Expat healthcare in Germany: why prevention is better than cure

Staying healthy is not just about regular trips to the doctor. Healthcare today is all about prevention and diagnostics – and any modern health provider will include this as the centrepiece of its coverage.

Expat healthcare in Germany: why prevention is better than cure
Photo: Getty
ottonova, Germany’s first digital insurance provider, understands this. With a strong commitment to providing the best care and sustaining customers’ health, ottonova has found new ways to support its clients and keep them healthy. 

The first step is communication. Anyone who has spent much time in Germany – particularly in larger cities – will know that getting in touch with your health insurance provider can be difficult, with ‘difficult’ becoming ‘impossible’ on weekends and public holidays. 

With ottonova’s concierge service, you can get in touch with health-related questions or to have them schedule an appointment for you – all in English – and anytime you want or need it.

Interested in digital health insurance with a concierge service in English? Find out more

Besides being there for you when you really need them, ottonova supports you in adopting a holistic attitude to staying healthy, including early diagnostics, treating preventable conditions and using their revolutionary app to manage your healthcare.

While public insurance in Germany covers some preventative measures, ottonova private health insurance for expats earning €62,550 or more per year is far more comprehensive, giving you a holistic and complete way of managing your health. 

Prevention 2.0: Much, much better than cure

Prevention isn’t only about minimising your risks; it’s also a way to better diagnose and treat illnesses.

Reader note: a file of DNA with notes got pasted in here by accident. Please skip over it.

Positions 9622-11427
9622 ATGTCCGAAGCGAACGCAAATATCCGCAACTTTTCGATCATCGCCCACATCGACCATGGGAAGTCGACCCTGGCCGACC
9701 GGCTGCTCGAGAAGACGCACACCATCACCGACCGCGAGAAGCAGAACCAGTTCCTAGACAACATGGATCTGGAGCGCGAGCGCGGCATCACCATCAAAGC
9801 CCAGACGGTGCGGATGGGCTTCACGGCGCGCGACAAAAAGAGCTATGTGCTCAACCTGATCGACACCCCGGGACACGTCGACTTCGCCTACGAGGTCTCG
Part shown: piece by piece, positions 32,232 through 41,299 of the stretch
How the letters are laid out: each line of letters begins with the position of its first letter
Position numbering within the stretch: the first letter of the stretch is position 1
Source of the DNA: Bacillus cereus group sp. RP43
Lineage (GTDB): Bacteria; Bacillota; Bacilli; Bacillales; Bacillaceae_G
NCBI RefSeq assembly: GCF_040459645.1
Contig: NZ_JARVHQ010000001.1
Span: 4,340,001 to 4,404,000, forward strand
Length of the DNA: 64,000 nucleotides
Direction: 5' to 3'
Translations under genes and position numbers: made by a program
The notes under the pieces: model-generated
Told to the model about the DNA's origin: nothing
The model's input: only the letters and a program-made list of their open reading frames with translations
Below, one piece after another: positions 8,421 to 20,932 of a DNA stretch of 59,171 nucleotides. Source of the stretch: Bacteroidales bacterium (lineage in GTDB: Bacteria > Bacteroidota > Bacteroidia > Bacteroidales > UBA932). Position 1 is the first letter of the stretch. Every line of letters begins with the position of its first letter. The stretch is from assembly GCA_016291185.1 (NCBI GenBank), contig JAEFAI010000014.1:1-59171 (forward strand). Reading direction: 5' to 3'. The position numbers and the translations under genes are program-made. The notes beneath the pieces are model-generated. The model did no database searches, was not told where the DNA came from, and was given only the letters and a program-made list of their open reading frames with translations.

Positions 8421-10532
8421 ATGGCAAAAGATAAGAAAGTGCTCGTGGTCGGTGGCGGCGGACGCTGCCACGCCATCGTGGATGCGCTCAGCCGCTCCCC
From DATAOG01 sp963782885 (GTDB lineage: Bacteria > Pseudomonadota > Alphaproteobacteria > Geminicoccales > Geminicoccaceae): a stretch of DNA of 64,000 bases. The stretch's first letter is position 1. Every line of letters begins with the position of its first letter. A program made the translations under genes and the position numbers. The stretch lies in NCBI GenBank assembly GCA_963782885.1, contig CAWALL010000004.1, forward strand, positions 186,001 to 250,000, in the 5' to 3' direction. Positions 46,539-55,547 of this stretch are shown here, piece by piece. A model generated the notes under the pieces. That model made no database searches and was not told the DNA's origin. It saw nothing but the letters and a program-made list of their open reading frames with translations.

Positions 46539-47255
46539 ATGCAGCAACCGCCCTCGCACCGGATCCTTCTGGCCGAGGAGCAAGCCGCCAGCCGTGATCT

The World Health Organisation has been telling us for decades about the importance of pre-emptive screening for cancer – between 30 and 50 percent of cancer deaths could be prevented through modifying or avoiding key risk factors.

Statutory healthcare in Germany has age restrictions when screening for prostate, breast, skin and cervical cancers, sadly leaving some people unaware of the disease for far too long. 

ottonova avoids this by disregarding age restrictions and covering earlier diagnostics for cancer, giving you the best possible chance of finding cancer sooner and quickly getting effective treatment.

Interested in comprehensive digital health insurance? Find out more about ottonova

Photo: bongkarn thanyakij / Pexels

Your personal healthcare consultant?

We all know the feeling. You’ve got a crucial deadline coming up – or better yet, a well-deserved vacation. You want to make sure you remain in peak condition – but don’t have the time for a trip to the doctor or to chase down your healthcare provider to find out what might be covered. 

ottonova’s concierge service is a team of English-speaking healthcare consultants who are always available – via call or chat – to give you information on health support measures and advice on staying in tip-top shape. 

Learn more about the English-speaking concierge team and other innovative services at ottonova

Healthcare starts with providing the right information at the right time. With ottonova, your personal healthcare consultant is just a click away. 

Sick on a weekend or public holiday? Even in big cities, that can sometimes be a big problem in Germany. Unfortunately, illnesses don’t take sick days. Fortunately, neither does ottonova. The ottonova team can set up a video call with a real doctor – 365 days a year. 

Photo: Owen Beard / Unsplash

Easing the pressure: advice and treatment for preventable conditions

Like the doctors they work with, ottonova’s concierge team are experts in understanding how to best treat preventable conditions. This means recognising risks early and taking the right steps to reduce them. 

Take high blood pressure, a condition which impacts one in three people in Germany. ottonova provides advice and covers the costs of treatment and equipment for people suffering from high blood pressure in order to take the pressure down.

Want to boost your health through the latest in prevention and diagnostics? Get in touch with ottonova now to find out what they can do for you.